So i wondered, is there a way to tell, if a number is not treven, is it trod or trud? Well, let's look at a few examples. 749÷3=249 remainder 2; it is trud, and 7+4+9=20, which is a trud number, and 2+0=2, which is also trud. 157942=52647 remainder 1; it is trod, and 1+5+7+9+4+2=28, a trod number, and 2+8=10, also a trod number. 6847004 is trud; 6+8+4+7+4=29, which is also trud; 2+9=11, trud again, and 1+1=2, also trud.

There are seven example numbers (749, 20, 157942, 28, 6847004, 29, 11) seeming to follow a pattern which suggests itself: Just as a treven number's digits add to a treven number, a trod number's digits will add to a trod number, and those of a trud number to a trud number. A lovely, clear pattern, something i love to find in numbers. But, along the lines of single swallows and summer, four numbers do not a law make. Therefore, i need someone clever to tell me, is this a known law? And, more importantly, why does it work?

15 August, 2009

'Nother Early Review

Blest Atheist
Elizabeth Mahlou

Difficult review to start writing. I wanted to like this book, for a couple of reasons: One, it was a freebie, an Early Reviewers copy through Librarything, and when i'm given something my tendency & desire is to like it; two, i like the theme, an atheist who ends up forced to accept God's existence and presence in the world. Trouble is, i found it hard to like it, though it has very definitely got good points.

One of my problems, to be perfectly fair, was of my own making. It has taken me several months ~ at least four ~ to finish the book, and that is because i lost it twice: “Tidied” and put away, i had no idea where to find it, and nor did anyone else apparently. That makes it a bit more difficult to keep focussed on a book, its characters, its themes. I am fairly confident, however, in mine ability to hold books in my mind for lengths of time exceeding that which i took here; Crime and Punishment, for example, i held as a whole, though it is much bigger and more complex, for the stretch it took me to complete it.

A second problem i found was a lack of focus in Mahlou: She uses one story in the first part, that of a Siberian boy she takes under her wing to bring to America for healing, as a framework for the whole of her life up until she left atheism, but it is, in some ways, an unfortunate choice, as too much has to be told outside the frame, and the effort to reënter it is rather more than i could easily manage. I felt as though i was being pulled and pushed to fit her narrative desire, and being bullied is almost never a good position to be a reader in. It was almost as though, once she had decided to use Shura's story, she was unwilling to let it go, even when it was not helping the narrative, hindered it, even. Admittedly, it was a good story for her purposes, in that is consists of a whole lot of coincidences, which Mahlou uses to imply the existence of God ~ often through a sly sarcasm which i found a little jarring. I have to confess, until the end of the first part, which is easily the majority of the book, i was completely unconvinced about Mahlou's conviction that God exists, as her proofs really seemed to be just the series of coincidences i already mentioned.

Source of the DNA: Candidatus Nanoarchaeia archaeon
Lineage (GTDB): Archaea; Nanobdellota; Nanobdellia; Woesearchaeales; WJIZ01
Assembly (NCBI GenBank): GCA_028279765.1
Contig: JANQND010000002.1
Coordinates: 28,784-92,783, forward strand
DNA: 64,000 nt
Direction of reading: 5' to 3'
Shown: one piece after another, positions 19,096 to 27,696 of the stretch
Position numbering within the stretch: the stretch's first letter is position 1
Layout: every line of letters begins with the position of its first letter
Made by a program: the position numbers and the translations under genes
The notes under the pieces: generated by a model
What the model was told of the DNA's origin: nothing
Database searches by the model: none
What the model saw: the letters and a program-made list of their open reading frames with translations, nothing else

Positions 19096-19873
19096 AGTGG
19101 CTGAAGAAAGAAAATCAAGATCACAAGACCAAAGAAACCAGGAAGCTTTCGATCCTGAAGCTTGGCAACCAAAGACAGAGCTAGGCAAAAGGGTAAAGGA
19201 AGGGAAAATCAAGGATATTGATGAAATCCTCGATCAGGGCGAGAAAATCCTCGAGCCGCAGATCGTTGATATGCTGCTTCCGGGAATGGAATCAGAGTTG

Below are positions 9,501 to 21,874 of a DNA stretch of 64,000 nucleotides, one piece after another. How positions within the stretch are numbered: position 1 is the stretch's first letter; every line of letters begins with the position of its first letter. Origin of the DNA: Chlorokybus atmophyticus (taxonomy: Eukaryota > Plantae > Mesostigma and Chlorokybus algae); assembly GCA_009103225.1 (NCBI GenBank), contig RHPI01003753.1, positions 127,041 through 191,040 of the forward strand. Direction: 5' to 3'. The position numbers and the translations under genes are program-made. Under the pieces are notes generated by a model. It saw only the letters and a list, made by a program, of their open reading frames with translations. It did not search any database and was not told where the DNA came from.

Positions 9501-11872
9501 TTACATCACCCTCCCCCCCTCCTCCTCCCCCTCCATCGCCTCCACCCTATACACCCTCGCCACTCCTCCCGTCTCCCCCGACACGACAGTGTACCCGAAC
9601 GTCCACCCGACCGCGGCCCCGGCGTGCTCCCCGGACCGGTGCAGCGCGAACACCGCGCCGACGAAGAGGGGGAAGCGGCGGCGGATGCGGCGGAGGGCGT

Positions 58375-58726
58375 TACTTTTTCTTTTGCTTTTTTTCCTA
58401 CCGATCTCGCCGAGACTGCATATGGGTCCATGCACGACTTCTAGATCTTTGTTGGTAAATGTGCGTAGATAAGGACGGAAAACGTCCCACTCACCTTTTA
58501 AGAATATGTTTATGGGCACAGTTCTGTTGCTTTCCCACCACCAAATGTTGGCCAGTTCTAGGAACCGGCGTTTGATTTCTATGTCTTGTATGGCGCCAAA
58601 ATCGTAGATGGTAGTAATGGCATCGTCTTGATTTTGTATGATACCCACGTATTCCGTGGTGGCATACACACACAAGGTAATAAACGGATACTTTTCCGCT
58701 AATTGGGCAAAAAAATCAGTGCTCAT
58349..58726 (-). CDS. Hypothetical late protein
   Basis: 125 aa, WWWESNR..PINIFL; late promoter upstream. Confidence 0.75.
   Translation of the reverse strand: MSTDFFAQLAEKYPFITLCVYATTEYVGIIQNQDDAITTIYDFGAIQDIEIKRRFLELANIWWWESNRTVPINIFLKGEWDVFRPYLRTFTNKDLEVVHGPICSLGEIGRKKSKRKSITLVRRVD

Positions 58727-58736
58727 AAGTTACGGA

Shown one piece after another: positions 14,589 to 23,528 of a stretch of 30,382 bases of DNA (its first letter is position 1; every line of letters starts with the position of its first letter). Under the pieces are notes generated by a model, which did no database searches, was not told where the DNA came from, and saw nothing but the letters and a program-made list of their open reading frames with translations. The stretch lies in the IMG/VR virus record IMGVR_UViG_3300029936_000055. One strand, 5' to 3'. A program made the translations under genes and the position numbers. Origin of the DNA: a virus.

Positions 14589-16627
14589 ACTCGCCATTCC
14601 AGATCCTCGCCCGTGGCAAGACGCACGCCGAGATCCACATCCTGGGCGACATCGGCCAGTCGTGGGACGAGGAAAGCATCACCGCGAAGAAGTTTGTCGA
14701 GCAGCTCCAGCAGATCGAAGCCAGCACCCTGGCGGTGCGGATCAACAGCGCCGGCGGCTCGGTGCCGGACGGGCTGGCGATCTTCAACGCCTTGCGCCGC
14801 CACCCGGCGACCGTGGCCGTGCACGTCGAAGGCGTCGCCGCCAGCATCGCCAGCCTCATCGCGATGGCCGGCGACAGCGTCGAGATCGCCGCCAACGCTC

The second part is much more convincing and, to be completely honest, far more interesting; it's hard to see, really, why she gave it comparatively so little space in the book. In this section, Mahlou has a total, ongoing, and intimate experience of the presence of a personal God. This is the heart of the book; this is what is compelling about her story; this is what ought to have been the majority of the book, perhaps with her previous lifestory abbreviated to set the scene. All in all, then, i'm afraid that i found this an unsatisfying book.

28 July, 2009


How Mumbo-Jumbo Conquered the World
by Francis Wheen

     Rather an annoying book, at times, this. Not, i fear, in the way that Wheen probably intended for it to be annoying to certain people (those at whom he is poking fun), but annoying in the way that he has written it. The design is to explore how people turn off their minds and fall for all sorts of evident nonsense for assorted reasons, especially because it makes them feel good or meets some ulterior motive.
    There are several problems with the book; one is that i don’t think Wheen is quite certain of what he wants to do ~ or, rather, he is certain of his ultimate goal, but not so sure of the means he ought to use to attain that goal. He would like to destroy the foolishness of other people’s minds and obsessions; he is not sure whether ’tis best done through humour or argument, and thus he uses both, and neither to its full effect. Jeremy Paxman has made his choice: On the cover his one word review is quoted, “Hilarious”; evidently he has been able to overlook the parts of the book which are not hilarity-provoking, which do not even approach the humorous, and focus on what amused him. I cannot. Interestingly, neither did the writer of the back cover blurb, who calls it both “hilarious and [a] gloriously impassioned polemic”.